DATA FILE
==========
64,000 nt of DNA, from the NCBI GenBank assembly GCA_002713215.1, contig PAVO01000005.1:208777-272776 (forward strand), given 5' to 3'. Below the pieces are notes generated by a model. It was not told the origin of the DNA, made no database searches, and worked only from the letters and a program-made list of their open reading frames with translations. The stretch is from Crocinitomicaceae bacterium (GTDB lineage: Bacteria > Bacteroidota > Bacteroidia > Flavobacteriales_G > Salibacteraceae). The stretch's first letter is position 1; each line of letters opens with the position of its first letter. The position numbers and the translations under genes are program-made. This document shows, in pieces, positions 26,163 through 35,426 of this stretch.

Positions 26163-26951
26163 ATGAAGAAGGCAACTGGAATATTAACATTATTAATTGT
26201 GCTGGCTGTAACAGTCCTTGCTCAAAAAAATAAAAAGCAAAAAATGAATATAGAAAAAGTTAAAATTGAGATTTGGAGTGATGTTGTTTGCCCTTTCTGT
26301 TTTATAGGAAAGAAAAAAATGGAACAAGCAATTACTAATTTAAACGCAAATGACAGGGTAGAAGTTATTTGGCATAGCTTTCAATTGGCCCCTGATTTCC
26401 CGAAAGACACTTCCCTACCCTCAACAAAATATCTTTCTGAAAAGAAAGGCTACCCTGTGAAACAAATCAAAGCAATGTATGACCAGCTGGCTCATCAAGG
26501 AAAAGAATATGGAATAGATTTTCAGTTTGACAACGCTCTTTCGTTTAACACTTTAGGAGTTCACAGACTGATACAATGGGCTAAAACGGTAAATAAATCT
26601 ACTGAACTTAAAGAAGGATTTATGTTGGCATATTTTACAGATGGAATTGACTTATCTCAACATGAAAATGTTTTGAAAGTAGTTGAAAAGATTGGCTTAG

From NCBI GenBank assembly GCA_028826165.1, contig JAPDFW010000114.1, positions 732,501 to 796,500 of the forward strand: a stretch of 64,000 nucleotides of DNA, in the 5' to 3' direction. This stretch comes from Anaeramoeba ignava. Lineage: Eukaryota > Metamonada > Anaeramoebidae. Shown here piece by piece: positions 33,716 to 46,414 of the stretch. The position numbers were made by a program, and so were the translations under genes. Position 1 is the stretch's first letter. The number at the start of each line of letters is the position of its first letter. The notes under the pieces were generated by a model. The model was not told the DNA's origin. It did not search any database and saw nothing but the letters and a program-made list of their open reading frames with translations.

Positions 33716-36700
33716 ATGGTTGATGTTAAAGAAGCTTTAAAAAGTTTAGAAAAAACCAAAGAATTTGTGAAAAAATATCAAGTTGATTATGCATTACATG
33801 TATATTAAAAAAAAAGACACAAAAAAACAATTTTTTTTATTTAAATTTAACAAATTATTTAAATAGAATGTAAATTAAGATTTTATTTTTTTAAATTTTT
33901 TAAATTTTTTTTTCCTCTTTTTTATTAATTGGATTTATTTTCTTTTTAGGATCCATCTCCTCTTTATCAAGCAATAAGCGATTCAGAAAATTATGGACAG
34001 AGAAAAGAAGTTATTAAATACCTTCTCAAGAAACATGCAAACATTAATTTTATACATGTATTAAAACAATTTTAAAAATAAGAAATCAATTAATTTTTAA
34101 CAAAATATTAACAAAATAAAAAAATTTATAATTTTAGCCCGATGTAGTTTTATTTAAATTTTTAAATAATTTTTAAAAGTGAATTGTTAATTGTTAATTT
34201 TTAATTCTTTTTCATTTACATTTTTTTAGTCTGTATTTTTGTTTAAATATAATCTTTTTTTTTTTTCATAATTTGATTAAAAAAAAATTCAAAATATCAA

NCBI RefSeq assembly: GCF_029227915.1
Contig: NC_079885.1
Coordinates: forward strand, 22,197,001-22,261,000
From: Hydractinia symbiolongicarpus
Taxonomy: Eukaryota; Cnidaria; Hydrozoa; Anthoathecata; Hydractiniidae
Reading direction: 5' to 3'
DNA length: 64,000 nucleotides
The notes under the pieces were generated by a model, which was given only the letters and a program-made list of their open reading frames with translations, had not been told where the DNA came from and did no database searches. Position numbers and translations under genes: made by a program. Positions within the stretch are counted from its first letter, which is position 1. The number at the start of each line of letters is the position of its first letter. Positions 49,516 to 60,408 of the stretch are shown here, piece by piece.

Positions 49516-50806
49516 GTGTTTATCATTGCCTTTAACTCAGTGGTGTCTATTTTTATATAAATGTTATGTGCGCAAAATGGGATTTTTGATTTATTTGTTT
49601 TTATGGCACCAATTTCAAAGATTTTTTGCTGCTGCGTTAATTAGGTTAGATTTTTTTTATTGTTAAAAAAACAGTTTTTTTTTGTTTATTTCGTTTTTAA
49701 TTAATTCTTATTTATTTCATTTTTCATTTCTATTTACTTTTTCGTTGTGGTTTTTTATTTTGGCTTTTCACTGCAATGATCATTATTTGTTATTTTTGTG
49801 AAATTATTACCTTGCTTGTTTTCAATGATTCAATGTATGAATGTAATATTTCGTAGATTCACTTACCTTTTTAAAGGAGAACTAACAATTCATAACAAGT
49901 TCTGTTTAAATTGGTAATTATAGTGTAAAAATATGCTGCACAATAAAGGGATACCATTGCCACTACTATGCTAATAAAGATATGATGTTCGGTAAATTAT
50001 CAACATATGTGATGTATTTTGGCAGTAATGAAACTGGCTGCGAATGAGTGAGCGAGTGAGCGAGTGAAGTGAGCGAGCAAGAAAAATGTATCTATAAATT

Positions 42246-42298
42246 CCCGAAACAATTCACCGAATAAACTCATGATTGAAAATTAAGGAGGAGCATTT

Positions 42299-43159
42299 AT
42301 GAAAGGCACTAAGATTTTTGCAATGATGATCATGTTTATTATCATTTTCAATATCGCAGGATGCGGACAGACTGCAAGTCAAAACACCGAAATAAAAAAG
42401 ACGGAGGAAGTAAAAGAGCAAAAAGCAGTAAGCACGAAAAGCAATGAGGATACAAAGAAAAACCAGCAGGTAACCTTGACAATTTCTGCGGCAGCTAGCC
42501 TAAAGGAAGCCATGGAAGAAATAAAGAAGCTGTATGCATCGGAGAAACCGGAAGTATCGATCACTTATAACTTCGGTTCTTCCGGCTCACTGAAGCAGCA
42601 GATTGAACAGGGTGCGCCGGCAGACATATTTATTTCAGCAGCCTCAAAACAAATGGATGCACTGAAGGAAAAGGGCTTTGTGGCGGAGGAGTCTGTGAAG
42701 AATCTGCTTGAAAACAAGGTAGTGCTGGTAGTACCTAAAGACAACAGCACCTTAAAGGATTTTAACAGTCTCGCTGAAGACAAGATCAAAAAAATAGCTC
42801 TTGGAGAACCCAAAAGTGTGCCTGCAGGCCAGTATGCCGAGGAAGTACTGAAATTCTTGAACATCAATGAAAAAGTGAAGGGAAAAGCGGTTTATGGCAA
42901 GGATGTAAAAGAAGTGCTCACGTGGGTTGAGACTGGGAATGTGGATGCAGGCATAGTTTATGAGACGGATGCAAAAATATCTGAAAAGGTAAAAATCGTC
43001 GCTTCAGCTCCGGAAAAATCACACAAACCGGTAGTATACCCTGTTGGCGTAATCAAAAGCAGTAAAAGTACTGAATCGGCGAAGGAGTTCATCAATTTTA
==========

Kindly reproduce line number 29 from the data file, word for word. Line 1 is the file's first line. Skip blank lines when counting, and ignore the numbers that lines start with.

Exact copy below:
49801 AAATTATTACCTTGCTTGTTTTCAATGATTCAATGTATGAATGTAATATTTCGTAGATTCACTTACCTTTTTAAAGGAGAACTAACAATTCATAACAAGT